The Risk-Return Tradeoff and Leverage Effect in a Stochastic Volatility-in-Mean Model
We study the risk premium and leverage effect in the S&P500 market using the stochastic volatility-in-mean model of Barndor¤-Nielsen & Shephard (2001). The Merton (1973, 1980) equilibrium asset pricing condition linking the conditional mean and conditional variance of discrete time returns is reinterpreted in terms of the continuous time model. Tests are performed on the risk-return relation, the leverage effect, and the overidentifying zero intercept restriction in the Merton condition. Results are compared across alternative volatility proxies, in particular, realized volatility from high-frequency (5-minute) returns, implied Black-Scholes volatility backed out from observed option prices, model-free implied volatility (VIX), and staggered bipower variation. Our results are consistent with a positive risk-return relation and a significant leverage effect, whereas an additional overidentifying zero intercept condition is rejected. We also show that these inferences are sensitive to the exact timing of the chosen olatility proxy. Robustness of the conclusions is verified in bootstrap experiments.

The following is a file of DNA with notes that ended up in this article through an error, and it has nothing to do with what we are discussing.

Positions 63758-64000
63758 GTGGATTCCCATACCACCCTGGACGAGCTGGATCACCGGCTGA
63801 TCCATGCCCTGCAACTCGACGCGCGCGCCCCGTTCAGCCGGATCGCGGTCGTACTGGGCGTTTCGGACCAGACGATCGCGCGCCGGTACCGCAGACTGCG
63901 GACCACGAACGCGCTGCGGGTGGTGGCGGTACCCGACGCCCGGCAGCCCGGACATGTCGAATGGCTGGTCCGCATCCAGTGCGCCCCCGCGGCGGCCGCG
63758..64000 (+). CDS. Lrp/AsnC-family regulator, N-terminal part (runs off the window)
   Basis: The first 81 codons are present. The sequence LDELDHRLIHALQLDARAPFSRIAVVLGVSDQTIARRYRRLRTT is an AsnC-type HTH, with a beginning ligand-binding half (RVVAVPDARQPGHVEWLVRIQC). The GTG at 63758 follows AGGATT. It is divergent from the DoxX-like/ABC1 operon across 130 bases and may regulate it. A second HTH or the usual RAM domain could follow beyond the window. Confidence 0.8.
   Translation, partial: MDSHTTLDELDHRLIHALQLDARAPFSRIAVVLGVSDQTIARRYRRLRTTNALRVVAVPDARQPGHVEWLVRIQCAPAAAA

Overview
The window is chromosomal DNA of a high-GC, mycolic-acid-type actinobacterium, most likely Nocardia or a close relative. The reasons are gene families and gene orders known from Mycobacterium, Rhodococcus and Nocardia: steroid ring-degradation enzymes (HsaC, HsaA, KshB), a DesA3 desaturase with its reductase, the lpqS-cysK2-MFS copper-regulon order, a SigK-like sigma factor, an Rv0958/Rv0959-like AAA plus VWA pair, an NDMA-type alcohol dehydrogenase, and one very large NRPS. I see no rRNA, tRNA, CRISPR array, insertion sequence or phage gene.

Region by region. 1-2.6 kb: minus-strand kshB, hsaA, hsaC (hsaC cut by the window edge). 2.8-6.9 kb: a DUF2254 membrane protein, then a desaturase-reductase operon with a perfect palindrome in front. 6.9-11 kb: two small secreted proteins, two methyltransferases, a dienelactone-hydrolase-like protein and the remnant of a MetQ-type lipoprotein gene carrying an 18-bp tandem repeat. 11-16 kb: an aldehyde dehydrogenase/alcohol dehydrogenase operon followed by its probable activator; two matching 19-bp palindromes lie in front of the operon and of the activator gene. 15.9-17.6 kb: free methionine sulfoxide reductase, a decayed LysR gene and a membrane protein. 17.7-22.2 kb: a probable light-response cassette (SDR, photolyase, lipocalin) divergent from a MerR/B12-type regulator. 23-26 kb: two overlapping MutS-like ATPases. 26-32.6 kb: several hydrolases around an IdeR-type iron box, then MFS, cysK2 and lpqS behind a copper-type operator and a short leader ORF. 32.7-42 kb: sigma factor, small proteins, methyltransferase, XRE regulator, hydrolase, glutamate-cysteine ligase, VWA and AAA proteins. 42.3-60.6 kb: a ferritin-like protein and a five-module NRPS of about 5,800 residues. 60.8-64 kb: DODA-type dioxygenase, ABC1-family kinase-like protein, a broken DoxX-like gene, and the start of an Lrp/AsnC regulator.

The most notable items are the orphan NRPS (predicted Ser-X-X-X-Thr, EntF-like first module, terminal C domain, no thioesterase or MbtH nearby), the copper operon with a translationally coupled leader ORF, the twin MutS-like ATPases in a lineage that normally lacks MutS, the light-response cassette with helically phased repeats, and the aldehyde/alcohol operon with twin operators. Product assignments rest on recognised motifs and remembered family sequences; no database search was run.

|Date of creation:||01 Sep 2010|
|Date of revision:|
|Contact details of provider:|| Web page: http://www.econ.au.dk/afn/|
References listed on IDEAS
Please report citation or reference errors to , or , if you are the registered author of the cited work, log in to your RePEc Author Service profile, click on "citations" and make appropriate adjustments.:
- Muller, Ulrich A. & Dacorogna, Michel M. & Olsen, Richard B. & Pictet, Olivier V. & Schwarz, Matthias & Morgenegg, Claude, 1990. "Statistical study of foreign exchange rates, empirical evidence of a price change scaling law, and intraday analysis," Journal of Banking & Finance, Elsevier, vol. 14(6), pages 1189-1208, December.
When requesting a correction, please mention this item's handle: RePEc:aah:create:2010-50. See general information about how to correct material in RePEc.
For technical questions regarding this item, or to correct its authors, title, abstract, bibliographic or download information, contact: ()
If you have authored this item and are not yet registered with RePEc, we encourage you to do it here. This allows to link your profile to this item. It also allows you to accept potential citations to this item that we are uncertain about.
If references are entirely missing, you can add them using this form.
If the full references list an item that is present in RePEc, but the system did not link to it, you can help with this form.
If you know of missing items citing this one, you can help us creating those links by adding the relevant references in the same way as above, for each refering item. If you are a registered author of this item, you may also want to check the "citations" tab in your profile, as there may be some citations waiting for confirmation.
Please note that corrections may take a couple of weeks to filter through the various RePEc services.